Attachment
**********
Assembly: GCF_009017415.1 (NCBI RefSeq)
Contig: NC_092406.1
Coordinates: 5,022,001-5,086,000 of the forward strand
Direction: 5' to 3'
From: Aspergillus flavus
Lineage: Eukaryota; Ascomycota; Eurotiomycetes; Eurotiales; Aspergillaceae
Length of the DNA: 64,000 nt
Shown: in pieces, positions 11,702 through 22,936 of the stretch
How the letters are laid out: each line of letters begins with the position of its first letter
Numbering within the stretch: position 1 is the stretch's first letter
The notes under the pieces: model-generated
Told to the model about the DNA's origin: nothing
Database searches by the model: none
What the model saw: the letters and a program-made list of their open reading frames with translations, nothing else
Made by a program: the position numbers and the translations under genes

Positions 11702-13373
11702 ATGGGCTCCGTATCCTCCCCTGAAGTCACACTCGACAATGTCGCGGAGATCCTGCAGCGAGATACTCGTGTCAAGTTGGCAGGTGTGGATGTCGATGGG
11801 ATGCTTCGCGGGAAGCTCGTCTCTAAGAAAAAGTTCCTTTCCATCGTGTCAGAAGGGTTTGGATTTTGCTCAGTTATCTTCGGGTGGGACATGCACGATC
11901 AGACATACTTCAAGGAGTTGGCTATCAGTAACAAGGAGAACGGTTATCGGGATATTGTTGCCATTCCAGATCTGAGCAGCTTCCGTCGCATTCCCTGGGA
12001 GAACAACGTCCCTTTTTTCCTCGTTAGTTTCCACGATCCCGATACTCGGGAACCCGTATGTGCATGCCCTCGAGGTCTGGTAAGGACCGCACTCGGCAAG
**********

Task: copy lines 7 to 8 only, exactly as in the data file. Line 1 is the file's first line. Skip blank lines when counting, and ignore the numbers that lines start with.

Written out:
Length of the DNA: 64,000 nt
Shown: in pieces, positions 11,702 through 22,936 of the stretch